So... why do you feel you need to even setup this script for periodic backups? Is there something in your setup that causes changes on a frequent basis?

It's more kind of a learning process. I'm employed as an IT-Specialist for Medical IT in a hospital - therefore, there are many aspects to consider regarding to IT-Security on my daily business and it's necessary to continuously expand the knowledge about it and to analyze the existing solutions to get the most secure infrastructure without limitating the applications and devices in their functions we need.

So all aspects that I learn in self-studying these topics at work, I examine accordingly for implementability in my own infrastructure and I try to find the most restricted settings without limitating the function of the applications, too.

Back to your question: I test and apply new settings at least once a week to the configuration of my Servers and devices, so I thought it's not a bad idea to get an automatic Backup in case of forgetting to save the settings before the new would be applied.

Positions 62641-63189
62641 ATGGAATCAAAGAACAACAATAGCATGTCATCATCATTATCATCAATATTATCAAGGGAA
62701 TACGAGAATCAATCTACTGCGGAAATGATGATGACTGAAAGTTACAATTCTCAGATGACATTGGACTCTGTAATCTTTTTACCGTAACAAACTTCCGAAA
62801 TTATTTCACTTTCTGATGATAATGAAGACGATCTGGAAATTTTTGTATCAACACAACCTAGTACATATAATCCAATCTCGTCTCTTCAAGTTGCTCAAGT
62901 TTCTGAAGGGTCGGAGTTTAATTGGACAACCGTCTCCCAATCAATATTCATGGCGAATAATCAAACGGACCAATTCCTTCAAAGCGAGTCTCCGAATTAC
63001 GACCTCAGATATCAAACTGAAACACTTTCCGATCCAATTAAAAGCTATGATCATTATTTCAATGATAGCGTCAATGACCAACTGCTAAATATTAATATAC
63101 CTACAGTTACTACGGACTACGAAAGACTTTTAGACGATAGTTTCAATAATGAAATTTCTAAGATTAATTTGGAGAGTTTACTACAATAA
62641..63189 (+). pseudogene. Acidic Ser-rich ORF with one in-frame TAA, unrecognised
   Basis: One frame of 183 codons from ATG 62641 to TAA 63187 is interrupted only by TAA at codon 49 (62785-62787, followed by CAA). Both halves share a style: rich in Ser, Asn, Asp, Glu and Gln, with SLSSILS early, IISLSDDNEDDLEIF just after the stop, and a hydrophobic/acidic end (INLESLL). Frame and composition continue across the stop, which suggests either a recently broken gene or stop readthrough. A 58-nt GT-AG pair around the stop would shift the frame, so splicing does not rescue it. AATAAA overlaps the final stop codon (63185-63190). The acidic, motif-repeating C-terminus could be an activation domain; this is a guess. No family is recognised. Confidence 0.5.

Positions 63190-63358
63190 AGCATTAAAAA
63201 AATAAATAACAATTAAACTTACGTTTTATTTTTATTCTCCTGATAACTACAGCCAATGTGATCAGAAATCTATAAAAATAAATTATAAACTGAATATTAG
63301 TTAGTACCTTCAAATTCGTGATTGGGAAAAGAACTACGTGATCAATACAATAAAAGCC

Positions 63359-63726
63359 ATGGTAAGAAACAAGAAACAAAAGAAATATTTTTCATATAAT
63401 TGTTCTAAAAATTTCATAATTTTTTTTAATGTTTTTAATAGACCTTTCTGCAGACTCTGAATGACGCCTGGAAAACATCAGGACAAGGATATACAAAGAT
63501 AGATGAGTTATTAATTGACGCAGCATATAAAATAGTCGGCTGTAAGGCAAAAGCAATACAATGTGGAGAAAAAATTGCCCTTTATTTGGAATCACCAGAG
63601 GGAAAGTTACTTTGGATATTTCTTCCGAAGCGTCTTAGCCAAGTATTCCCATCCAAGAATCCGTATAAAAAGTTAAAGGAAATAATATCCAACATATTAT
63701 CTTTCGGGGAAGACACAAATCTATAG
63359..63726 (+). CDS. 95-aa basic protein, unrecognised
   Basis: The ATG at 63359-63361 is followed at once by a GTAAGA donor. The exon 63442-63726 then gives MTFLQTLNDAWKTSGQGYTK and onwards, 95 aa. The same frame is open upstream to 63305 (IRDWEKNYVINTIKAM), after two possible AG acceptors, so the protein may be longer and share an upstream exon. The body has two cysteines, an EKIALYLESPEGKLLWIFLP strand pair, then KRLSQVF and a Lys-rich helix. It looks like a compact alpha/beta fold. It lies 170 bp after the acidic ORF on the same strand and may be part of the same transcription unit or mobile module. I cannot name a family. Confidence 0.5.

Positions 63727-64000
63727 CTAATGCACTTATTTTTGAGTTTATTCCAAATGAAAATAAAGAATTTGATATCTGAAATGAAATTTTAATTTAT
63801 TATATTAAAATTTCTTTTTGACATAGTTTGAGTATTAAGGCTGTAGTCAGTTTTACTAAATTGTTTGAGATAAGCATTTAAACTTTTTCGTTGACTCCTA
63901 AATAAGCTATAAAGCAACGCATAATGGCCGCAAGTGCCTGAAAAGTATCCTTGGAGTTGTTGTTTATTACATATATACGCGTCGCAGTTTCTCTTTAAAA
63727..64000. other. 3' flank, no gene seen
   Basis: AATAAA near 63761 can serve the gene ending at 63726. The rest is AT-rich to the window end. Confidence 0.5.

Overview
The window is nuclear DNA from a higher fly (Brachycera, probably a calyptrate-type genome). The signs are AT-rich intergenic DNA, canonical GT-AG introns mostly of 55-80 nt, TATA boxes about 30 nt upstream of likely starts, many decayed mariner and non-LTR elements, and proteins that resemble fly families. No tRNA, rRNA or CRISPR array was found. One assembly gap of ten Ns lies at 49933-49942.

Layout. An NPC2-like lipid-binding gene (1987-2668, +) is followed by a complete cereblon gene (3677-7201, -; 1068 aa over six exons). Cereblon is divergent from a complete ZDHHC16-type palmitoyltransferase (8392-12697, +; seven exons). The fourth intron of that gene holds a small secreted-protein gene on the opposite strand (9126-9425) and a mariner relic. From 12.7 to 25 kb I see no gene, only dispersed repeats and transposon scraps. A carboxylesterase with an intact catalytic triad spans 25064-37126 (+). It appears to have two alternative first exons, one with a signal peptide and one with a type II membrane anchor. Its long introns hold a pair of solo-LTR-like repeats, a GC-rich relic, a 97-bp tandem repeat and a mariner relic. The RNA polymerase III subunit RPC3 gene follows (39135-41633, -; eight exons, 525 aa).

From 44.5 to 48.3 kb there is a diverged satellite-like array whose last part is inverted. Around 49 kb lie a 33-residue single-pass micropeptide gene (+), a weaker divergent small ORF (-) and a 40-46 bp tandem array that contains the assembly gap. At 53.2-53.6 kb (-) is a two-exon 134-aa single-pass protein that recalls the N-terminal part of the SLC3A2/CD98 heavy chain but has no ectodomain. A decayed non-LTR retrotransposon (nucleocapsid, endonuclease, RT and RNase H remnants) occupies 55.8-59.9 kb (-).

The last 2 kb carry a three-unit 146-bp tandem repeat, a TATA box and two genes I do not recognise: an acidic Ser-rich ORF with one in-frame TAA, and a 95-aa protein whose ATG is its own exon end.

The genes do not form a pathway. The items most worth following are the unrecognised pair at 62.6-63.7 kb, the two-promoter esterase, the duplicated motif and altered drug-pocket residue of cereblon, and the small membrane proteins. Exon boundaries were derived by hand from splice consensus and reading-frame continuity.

Thank you for the input!

Sometimes you are just caught in your tunnel vision, hence my question here in the forum.
I will try to find out, whats the best way for me with these new approaches.

In Case there are more idea's i look forward to it.

Update: I just implemented the advised two-step process and tested it manually. The next automatic backup is scheduled for Sunday 2:00 am.

A note from my side: I use key-based authentication for ssh - however, the pre-installed dropbear package (ssh) can only handle just one authorized_keys file in it's configuration.
So in my case, the implemented two-step process required the installation of the openssh-server and openssh-client packages to handle multiple user-authentication.